As its name indicates, parapsychology is sometimes considered a sub-branch of psychology, and this has arisen historically since it involved the study of apparently mental faculties. In its modern form, parapsychology is an interdisciplinary field, which has attracted physicists, engineers, and biologists, as well as psychologists and those from other sciences. (For an argument that parapsychological phenomena may not in fact be psychological, see Peter J. King's "Psychology without the 'para' (or the psychology)" (Think 3, 2003, pp 43 53).) Parapsychology often involves the use of new and untested technologies and methods such as; neurofeedback, NLP, and past life regression etc. As such, it may yet earn the right to be included as a modern and proper science.

Many people are not satisfied with the term, and have proposed alternatives, such as "psi research" (similar to the older term "psychical research"), but parapsychology is the term that has gained the greatest acceptance today.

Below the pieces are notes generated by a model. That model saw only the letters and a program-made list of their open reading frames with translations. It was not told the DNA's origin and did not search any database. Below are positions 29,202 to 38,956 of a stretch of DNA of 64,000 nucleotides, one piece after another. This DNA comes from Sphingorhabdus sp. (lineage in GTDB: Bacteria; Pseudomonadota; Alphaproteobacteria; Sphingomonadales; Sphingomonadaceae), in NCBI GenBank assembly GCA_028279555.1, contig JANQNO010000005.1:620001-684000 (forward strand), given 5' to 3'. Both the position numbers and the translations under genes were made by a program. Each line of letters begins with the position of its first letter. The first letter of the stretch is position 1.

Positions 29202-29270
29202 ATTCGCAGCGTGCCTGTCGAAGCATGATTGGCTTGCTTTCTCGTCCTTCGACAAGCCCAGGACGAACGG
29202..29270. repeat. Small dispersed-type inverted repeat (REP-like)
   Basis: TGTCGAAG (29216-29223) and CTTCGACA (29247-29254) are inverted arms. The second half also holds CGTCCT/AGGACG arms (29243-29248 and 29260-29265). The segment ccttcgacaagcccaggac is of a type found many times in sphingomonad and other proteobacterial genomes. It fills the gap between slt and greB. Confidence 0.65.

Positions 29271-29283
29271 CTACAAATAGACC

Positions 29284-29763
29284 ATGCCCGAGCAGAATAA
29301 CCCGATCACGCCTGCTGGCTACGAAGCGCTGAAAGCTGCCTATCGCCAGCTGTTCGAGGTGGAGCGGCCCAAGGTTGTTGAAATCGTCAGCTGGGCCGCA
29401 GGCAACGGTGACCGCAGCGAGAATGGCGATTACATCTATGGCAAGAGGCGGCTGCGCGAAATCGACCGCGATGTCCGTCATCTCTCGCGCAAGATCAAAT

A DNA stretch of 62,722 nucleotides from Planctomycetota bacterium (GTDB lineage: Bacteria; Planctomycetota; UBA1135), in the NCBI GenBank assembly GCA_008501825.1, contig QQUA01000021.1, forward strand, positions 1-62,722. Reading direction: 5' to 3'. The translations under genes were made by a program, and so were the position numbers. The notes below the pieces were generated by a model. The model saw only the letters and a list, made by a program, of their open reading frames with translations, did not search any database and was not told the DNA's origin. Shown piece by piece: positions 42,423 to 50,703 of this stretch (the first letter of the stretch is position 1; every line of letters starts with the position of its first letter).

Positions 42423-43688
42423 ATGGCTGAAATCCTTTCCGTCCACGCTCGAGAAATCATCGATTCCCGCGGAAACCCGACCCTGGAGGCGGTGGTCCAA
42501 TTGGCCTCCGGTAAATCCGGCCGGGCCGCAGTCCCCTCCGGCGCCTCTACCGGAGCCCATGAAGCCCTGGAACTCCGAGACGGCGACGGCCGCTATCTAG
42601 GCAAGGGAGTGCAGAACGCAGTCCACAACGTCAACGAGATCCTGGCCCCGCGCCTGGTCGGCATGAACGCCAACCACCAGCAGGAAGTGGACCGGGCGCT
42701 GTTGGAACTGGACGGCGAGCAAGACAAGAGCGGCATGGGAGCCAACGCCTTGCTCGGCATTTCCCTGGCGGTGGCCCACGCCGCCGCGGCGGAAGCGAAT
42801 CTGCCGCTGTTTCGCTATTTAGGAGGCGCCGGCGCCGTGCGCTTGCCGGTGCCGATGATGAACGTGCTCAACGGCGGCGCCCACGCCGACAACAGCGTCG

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How science views the field


Scientists treat all claims with scientific scepticism. After examining psi claims for over a century, there has been significant difficulty in merging the results of parapsychology studies with other fields of science. As a result, many in the scientific community feel that parapsychology is not a real science, that psi phenomena do not exist, and that parapsychology is a pseudoscience. Many scientists and sceptical observers of the field believe that some parapsychologists knowingly commit fraud; that some are incompetent; and that some are naïve and therefore easily deceived by fraudulent participants; or perhaps some combination of the above.

Parapsychologists disagree with this assessment. Many have been formally trained in science, and are familiar with the scientific method. Statistician Jessica Utts has shown in a number of papers that:

"Using the standards applied to any other area of science, it is concluded that psychic functioning has been well established. The statistical results of the studies examined are far beyond what is expected by chance. Arguments that these results could be due to methodological flaws in the experiments are soundly refuted."